I had plans that week with friends and they canceled on me one by one, all with reasonable excuses; yet the depression grew deeper. In hindsight, it was a good thing that they did cancel because by Wednesday, I realized that I hadn’t smiled or laughed once. I only chose to tell a few people what I was going through because it is not something you necessarily want to broadcast out to the world. It was actually scary for me because I am always the “happy one” the “positive one” and the one “who everyone comes to for advice.” It was then that I realized why so many public figures go to rehab or disappear for awhile. When you are always “on” it takes its toll and eventually you have nothing left to give to yourself or to the world. Showing weakness or any sign of failure has never been an option for me and yet I felt like I was failing at every single aspect of my life. You know that feeling when you break-up with someone and suddenly all around you are couples holding hands and inside you secretly want to push them into oncoming traffic? I felt like I had failed with my relationships from romance to my friends, my career and even my life here in the city. It felt very selfish of me to have all of these thoughts but by the time Thursday rolled around and there was no sign of getting out of this darkness; I booked an emergency appointment with my therapist.
I sat there on Thursday evening just looking at her. I knew I needed to be proactive and take control over this feeling because it had already consumed so much of my week already. The people I told about what I was going through checked on me daily but it was so hard to even respond to them. I explained to my therapist that I hated the fact that I knew with every fiber inside that my problems are miniscule to other people I know. I was sitting there beating myself up for allowing my shallow problems to override all of my many fortunes. Yet, there I was, sitting in a chair having what, I could only imagine is called, a mini-breakdown. By the time the forty five minute session was over with, I didn’t feel any better but at least I didn’t feel worse. I didn’t book the emergency appointment thinking that in that one session all of my life and the world’s problems would be solved; I just need to verbalize the pain I was feeling. It was day four of being held hostage by the BIG D, no appetite, no physical or emotional strength and I was dreading the weekend. My weekends usually spent with friends, parties and booze had me filled with anxiety. Yet, at the same time, I didn’t want to be by myself and alone with my thoughts. I did my best all this past week to avoid things that could cause the depression to deepen, like food and the biggie…alcohol. My body didn’t crave anything at all except to escape. Too broke to book a flight to Tahiti; I wasn’t sure how I was going to face the upcoming 72 hours.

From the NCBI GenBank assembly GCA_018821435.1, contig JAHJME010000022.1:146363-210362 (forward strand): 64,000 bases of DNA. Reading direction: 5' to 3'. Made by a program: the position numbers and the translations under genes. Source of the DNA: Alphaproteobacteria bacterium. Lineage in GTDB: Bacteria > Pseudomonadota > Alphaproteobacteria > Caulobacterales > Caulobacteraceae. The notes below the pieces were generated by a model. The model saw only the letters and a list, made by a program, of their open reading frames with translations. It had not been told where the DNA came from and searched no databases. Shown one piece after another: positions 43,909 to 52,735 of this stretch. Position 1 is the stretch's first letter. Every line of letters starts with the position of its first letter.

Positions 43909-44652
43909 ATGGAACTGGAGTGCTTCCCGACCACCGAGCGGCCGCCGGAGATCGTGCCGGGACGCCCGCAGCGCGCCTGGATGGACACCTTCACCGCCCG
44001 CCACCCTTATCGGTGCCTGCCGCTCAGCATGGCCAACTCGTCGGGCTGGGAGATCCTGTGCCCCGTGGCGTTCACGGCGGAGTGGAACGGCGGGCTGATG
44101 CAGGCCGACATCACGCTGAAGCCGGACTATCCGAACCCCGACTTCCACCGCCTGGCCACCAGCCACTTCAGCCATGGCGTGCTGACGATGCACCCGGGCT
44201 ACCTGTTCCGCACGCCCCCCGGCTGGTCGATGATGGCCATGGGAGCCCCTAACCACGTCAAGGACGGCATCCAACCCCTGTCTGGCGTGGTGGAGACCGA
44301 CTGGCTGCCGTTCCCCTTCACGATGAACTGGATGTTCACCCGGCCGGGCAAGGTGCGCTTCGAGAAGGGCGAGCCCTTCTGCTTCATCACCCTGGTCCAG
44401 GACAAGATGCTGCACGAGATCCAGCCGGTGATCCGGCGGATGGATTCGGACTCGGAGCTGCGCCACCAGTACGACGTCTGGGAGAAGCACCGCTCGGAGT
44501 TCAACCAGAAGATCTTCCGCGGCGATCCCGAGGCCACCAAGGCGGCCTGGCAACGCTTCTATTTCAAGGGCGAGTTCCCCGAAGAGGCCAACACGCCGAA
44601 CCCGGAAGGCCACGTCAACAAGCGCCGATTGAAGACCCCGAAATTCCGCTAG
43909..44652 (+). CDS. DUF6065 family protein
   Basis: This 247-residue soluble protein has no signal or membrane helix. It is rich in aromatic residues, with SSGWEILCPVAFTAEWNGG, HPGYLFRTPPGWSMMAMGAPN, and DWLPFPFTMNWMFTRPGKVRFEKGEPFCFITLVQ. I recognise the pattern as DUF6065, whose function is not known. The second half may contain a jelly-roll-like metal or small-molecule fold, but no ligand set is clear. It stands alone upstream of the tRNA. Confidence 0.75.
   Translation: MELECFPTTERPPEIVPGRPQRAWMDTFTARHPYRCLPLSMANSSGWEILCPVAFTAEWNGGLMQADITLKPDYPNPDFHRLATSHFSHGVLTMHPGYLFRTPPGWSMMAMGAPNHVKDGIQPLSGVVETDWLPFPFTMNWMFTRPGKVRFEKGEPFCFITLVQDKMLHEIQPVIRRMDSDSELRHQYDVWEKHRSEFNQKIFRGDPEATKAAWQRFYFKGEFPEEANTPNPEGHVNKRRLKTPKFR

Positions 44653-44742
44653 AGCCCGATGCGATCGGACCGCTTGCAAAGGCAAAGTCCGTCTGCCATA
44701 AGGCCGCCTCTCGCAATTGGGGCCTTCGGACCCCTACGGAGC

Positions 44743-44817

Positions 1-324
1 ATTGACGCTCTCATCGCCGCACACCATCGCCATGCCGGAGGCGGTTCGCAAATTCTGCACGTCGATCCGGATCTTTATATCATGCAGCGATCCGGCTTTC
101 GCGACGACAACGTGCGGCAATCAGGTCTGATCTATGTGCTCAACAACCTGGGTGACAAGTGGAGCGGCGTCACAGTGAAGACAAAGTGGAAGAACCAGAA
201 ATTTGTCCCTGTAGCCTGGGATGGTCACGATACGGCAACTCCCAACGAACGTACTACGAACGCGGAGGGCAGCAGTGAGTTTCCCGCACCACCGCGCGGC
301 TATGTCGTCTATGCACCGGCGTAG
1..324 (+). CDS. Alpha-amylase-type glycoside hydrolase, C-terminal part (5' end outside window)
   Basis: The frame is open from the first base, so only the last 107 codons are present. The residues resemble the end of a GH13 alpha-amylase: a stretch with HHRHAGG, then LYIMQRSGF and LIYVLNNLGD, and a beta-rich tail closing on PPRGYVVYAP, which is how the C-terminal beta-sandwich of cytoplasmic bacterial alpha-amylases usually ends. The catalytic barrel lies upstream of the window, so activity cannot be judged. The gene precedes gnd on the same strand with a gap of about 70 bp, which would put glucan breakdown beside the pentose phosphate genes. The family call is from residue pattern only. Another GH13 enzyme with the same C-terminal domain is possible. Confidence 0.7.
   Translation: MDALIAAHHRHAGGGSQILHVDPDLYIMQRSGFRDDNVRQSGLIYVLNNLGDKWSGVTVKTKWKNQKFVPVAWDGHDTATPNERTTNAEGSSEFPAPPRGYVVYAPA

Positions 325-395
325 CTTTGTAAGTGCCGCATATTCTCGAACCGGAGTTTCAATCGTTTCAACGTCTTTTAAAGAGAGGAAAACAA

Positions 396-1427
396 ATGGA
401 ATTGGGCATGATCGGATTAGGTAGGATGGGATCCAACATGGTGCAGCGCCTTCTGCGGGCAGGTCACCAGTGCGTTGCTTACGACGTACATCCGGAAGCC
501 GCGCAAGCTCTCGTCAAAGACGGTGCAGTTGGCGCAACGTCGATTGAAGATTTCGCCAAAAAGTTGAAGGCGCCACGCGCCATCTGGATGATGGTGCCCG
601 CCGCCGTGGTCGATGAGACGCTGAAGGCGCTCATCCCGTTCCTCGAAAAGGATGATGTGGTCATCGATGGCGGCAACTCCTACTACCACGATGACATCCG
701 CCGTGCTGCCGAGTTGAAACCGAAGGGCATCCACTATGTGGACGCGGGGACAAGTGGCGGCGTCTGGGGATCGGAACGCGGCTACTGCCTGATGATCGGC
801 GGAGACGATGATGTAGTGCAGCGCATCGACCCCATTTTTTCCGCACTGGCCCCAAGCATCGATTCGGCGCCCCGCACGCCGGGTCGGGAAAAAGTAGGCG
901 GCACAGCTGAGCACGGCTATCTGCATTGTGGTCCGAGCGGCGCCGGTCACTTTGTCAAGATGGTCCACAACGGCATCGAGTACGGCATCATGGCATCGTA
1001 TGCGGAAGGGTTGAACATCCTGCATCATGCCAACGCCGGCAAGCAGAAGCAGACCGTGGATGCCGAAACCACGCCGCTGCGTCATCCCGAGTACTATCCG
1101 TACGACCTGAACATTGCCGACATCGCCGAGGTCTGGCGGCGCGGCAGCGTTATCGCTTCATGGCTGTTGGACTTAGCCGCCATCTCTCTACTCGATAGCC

Friday morning and managed to only get a few hours of sleep; I pulled myself out of bed and into the shower. With my legs almost too weak to hold me up, I kneeled down in the shower and let the water wash over me. I sat at my computer later on that day, trying to write and my fingers couldn’t connect to my brain. Depression had won and I was waving the white flag. Usually, on Friday’s, I get a text message or I send one to my friend, Feathers, wishing him a good weekend out at his country house. When I didn’t send the message on Friday by 3 p.m. it was as if he sensed something was wrong with me. He asked me when I was free in the month of October to visit him and I told him that it might be awhile since I am booked all month long. I also said that while I won’t be able to see him in October that I was going through some severe stuff at the moment. One minute later he sends me a message telling me to pack a light bag (since he knows I pack heavy) and that I am joining him and some other friends of ours for the weekend. I may not get to see him as often as my other friends but he jumped in right away to offer me some sanity. I packed my bag, left work early and sat on the corner of 56th/10th Avenue for Feathers husband to pick me up.